Matthew Foyon CNBC

The long awaited Myriad gene patenting decision in the US Supreme Court came out last Thursday and we’ve got BIA expert insight on what this means for BIA member companies here from our Intellectual Property Advisory Committee (IPAC). The impact is likely to be smaller than some of the headlines claim largely because technology has moved on as most claims for isolated DNA will be of the cDNA type which is patentable.

Last week our Head of Regulatory Affairs, Christiane Abouzeid took part in the EuropaBio meeting with Stefano Soro, Head of the Unit ‘Medicinal products: quality, safety and efficacy’ of the European Commission’s Directorate-General Health and Consumers. Christiane, as Chair of EuropaBio’s Clinical Trials Topic Group, led the discussions on the Commission’s proposal for a Clinical Trials Regulation. During the meeting Mr Soro said that the Commission will push to keep the Clinical Trials Regulation close to the original proposal and there was a need to reach common agreement by end of the year. Christiane has prepared a briefing paper to update BIA members on the latest developments regarding the European Parliament’s Environment, Public Health and Food Safety (ENVI) Committee vote on the proposed Clinical Trials Regulation and the House of Commons Science and Technology Committee’s clinical trials evidence sessions. She has also outlined some of the next steps in our engagement on these issues.

Thank you to all who have made their voices heard in our campaign to ensure the Biomedical Catalyst continues – I know the message is being heard in Whitehall Westminster and it’s helpful to have that message amplified in the media – so I was great to see the Biomedical Catalyst plugged by Matthey Foy, Partner at SR One, when he appeared on CNBC’s Squawk Box last week (pictured).

Last week the Science Ministers and Presidents of the Science Academies in the G8 countries met in London to discuss the role of science in tackling global challenges. The UK government raised the topic of antibiotic resistance and how to address this. The vibrant UK bioscience base is eager to play its part in addressing this global challenge and UK biotech companies, such as Discuva and Cantab Anti-infectives for example, are using Biomedical Catalyst funding to discover and develop new antibiotic classes for Gram-negative bacteria. However, it will be essential to get the incentives right globally for investment in this area. For instance, we need different incentives for biotech companies to develop drugs that will only be used infrequently and sparingly rather than paid for every pill used.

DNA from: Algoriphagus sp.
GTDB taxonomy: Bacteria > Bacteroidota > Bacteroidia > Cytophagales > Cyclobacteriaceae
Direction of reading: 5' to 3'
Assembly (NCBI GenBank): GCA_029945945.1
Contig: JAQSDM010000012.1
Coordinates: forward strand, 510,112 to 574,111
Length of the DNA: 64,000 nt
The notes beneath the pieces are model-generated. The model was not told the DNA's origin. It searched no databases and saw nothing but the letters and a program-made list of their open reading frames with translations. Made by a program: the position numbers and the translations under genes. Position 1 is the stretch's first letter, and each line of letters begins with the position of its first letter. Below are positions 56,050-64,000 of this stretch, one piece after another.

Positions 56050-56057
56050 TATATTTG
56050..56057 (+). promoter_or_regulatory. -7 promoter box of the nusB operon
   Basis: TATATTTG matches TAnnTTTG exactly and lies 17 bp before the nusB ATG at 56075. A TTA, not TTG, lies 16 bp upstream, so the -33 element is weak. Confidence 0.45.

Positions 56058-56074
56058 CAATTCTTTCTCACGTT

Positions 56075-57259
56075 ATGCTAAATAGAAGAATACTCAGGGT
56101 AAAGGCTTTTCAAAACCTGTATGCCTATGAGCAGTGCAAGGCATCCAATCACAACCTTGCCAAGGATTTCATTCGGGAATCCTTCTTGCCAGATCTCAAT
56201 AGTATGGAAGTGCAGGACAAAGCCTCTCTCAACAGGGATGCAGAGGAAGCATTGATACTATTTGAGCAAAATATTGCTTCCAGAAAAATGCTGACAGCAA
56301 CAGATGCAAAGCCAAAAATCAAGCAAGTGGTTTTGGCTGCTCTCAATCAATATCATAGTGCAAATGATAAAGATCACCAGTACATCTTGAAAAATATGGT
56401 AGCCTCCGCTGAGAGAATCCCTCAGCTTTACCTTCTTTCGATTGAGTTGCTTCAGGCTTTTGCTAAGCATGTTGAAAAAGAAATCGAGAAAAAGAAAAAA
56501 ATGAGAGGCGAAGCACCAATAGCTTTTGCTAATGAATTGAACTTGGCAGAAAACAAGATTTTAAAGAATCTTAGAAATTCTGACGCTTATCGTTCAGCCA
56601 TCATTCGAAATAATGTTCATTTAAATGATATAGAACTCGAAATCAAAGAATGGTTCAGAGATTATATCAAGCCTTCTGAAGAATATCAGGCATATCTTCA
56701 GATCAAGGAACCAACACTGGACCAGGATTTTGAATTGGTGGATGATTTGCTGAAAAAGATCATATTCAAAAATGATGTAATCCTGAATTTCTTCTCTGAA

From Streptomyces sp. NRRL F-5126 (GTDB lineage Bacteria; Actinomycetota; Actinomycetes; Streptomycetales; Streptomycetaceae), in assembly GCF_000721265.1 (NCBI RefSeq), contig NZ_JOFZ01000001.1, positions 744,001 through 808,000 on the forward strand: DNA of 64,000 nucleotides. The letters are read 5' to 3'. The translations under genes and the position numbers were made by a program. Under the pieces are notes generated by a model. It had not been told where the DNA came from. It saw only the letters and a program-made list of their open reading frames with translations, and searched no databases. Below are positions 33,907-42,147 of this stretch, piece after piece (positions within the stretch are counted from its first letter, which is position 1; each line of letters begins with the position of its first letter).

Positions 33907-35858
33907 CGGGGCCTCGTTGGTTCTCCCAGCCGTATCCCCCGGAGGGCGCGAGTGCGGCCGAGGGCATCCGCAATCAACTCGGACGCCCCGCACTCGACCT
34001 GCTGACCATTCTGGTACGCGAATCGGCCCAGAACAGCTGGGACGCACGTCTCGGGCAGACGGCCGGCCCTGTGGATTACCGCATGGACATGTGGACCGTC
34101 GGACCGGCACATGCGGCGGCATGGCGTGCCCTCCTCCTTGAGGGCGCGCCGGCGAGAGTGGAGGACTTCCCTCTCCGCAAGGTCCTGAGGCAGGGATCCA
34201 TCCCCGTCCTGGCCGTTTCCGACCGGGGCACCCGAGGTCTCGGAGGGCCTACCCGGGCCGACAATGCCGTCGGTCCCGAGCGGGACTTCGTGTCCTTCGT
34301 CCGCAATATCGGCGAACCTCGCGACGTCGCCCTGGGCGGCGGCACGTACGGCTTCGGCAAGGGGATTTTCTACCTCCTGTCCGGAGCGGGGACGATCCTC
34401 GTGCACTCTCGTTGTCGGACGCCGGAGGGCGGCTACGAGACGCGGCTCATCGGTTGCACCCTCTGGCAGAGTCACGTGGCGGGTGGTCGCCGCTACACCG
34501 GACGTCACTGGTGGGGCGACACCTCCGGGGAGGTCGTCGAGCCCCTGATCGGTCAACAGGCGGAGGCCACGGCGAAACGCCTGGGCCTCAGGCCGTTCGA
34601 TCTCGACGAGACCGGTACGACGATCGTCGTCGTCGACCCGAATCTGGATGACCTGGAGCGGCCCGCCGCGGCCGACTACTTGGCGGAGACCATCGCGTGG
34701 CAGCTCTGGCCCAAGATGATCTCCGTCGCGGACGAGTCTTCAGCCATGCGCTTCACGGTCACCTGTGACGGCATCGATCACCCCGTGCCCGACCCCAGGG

I’ve a busy week ahead with the Biomedical Catalyst and manufacturing on the agenda for our regular meeting with Ministers, a meeting with members with Shadow Chancellor Ed Balls and a day at London Bioscience Innovation Centre from where I’ll be joined for my monthly webinar by guest John Burt CEO of Polytherics – where he’ll give an insight into his plans for what he tells me is London’s largest privately owned biotech.

As part of our continued support for our charity partner, the Cystic Fibrosis Trust, we are holding a charity golf day on 28 June. There are places available for individuals and teams, so please register now to join the fun and support a great charity.

Finally, a number of individuals from our sector were recognised in the Queen’s Birthday Honours List. These include BIA member Ruth McKernan, head of Pfizer’s Neusentis business, as well as Neil Woodford, of Invesco Perpetual, Fiona Fox, head of the Science Media Centre, and Professor Michael Stratton, of the Wellcome Trust Sanger Institute. Congratulations to them all.

Best
Steve